|Soil Properties ‡||Beef manure applied at different rates||Different manure at same rate|
(fine sandy loam)
|MBC||247.3 b||267.2 b||376.6a||300.9 b||429.9 a||439.2a||299.5 b||526.0 a||439.5 a|
|Organic C||9.5 b||11.2 b||14.5 a||14.8 b||16.5 ab||17.7 a||15.0 c||27.9 a||22.3 b|
|Total N||1.1 b||1.3 b||1.7 a||1.5 b||1.6 a||1.7 a||1.6 b||2.7 a||2.4 a|
|Soil pH||7.9 a||8.0 a||7.8 a||8.3 a||8.3 a||8.1 a||6.8 a||6.8 a||6.5 b|
|MBC||168.3 a||177.0 a||202.3a||240.7 b||260.5 a b||282.3a||141.9 a||160.1 a||166.9 a|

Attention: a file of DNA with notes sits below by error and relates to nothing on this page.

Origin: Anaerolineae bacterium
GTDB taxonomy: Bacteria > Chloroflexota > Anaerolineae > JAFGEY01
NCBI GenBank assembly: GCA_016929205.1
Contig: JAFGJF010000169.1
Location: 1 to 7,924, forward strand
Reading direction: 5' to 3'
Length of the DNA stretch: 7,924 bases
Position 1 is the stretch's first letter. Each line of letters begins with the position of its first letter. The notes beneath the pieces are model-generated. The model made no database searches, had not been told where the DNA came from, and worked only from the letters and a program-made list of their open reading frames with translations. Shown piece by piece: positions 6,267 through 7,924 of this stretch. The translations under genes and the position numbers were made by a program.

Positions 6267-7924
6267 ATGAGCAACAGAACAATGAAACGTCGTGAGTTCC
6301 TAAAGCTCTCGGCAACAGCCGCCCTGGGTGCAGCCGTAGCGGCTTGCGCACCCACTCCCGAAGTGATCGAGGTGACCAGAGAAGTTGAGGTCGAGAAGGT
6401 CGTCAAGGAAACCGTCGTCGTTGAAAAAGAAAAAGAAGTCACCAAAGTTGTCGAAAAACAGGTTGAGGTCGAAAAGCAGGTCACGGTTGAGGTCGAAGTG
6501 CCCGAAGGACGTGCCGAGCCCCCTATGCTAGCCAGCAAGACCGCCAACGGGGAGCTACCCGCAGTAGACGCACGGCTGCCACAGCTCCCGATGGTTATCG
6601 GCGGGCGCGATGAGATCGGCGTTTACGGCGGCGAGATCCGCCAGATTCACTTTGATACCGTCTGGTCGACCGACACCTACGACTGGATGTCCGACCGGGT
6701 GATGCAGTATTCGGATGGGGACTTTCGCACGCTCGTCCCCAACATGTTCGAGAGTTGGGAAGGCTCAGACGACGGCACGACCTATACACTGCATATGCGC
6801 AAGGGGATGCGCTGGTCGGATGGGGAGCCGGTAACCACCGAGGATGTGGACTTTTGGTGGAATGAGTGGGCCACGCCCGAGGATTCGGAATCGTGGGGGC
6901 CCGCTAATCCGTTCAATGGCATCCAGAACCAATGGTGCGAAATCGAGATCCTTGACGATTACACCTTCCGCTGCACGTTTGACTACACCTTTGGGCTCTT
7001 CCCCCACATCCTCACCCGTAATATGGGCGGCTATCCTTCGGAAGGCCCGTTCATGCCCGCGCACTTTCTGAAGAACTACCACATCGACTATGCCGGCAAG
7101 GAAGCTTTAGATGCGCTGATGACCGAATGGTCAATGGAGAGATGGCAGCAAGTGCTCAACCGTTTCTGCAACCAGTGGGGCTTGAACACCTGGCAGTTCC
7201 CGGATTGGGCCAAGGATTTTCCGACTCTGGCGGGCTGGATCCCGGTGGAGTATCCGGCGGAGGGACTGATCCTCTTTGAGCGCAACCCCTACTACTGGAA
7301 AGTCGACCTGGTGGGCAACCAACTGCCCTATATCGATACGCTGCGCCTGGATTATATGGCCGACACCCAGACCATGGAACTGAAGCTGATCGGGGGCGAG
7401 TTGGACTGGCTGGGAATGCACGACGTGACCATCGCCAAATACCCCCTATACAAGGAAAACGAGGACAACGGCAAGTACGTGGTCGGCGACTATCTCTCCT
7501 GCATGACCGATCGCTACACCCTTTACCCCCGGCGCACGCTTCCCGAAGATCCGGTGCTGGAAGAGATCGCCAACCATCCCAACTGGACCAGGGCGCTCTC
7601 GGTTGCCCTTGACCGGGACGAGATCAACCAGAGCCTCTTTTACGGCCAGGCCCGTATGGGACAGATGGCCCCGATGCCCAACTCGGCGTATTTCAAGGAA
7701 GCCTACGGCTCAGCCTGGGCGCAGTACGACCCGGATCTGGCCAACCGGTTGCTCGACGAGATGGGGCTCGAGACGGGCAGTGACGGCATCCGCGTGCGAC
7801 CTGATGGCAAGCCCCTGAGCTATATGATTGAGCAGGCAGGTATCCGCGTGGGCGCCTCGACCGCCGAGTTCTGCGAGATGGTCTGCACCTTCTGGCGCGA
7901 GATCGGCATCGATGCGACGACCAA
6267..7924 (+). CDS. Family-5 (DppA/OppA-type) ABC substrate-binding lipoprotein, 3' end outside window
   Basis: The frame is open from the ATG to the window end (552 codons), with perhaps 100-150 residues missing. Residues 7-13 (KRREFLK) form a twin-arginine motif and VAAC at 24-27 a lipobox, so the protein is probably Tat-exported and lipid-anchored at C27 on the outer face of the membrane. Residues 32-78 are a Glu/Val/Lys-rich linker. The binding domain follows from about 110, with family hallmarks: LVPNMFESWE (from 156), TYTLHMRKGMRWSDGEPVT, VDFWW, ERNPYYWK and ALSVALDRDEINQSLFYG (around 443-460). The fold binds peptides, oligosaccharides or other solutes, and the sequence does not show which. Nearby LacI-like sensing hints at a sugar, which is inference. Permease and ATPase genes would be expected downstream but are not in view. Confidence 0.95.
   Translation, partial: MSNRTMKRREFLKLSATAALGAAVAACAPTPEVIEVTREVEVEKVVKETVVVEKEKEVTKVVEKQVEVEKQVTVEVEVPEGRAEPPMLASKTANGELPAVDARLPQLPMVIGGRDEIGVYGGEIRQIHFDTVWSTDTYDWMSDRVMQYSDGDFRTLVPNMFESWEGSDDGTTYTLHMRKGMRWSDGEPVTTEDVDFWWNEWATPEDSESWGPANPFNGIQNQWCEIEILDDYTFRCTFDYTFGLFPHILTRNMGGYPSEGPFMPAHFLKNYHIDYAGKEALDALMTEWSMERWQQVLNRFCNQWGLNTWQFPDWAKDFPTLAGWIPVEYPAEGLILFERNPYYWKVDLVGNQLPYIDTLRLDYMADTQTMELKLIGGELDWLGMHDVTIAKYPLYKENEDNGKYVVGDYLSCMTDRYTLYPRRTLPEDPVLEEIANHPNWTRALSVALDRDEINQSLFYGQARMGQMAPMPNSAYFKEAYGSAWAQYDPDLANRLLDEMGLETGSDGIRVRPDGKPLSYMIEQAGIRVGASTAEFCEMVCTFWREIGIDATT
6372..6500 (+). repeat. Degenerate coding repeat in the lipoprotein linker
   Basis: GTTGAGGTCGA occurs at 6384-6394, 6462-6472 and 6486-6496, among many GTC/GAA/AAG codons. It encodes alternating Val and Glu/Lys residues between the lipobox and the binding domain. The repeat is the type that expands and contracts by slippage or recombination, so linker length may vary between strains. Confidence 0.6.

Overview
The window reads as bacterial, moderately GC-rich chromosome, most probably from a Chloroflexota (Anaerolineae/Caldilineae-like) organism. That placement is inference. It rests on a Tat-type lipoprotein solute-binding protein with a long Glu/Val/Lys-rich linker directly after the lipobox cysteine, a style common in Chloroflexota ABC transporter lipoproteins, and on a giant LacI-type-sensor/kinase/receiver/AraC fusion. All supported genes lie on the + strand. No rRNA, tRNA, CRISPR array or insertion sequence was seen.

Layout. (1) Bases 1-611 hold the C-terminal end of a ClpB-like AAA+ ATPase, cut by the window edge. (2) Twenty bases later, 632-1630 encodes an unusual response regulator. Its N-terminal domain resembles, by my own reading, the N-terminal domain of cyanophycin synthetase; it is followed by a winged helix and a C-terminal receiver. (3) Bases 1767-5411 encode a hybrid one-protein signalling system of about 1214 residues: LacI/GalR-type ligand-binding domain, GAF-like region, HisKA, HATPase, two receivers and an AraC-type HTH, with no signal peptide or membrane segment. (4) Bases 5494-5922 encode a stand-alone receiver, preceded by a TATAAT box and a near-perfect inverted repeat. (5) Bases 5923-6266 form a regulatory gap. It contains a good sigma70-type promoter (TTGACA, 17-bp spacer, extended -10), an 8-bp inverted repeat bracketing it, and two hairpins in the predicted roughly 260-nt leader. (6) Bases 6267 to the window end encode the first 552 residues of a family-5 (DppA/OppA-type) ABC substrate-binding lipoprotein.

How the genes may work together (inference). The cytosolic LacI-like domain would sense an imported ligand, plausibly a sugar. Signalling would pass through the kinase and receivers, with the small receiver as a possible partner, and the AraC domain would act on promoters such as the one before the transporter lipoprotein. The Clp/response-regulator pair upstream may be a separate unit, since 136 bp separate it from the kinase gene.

|Organic C||8.7 a||8.7 a||9.5 a||13.6 a||13.3 a||14.5 a||9.6 b||11.6 a||11.3 a|
|Total N||1.1 a||1.1 a||1.2 a||1.4 a||1.4 a||1.4 a||1.2 b||1.3 a||1.3 a|
|Soil pH||8.1 a||8.0 a||7.7 a||8.5 a||8.4 a||8.3 a||6.8ab||6.9 a||6.6 b|
†Within the same field study, different letters for each property at the same depth indicate significant differences (P < 0.05). Means reported includes both tillage treatments (n = 6), which were not significant;‡The units for the soil properties are: MBC = mg C kg−1 soil; Organic C = g C kg−1 soil; Total N = g N kg−1 soil.
We would like to thank Jon Cotton for his technical assistance with the enzyme assays.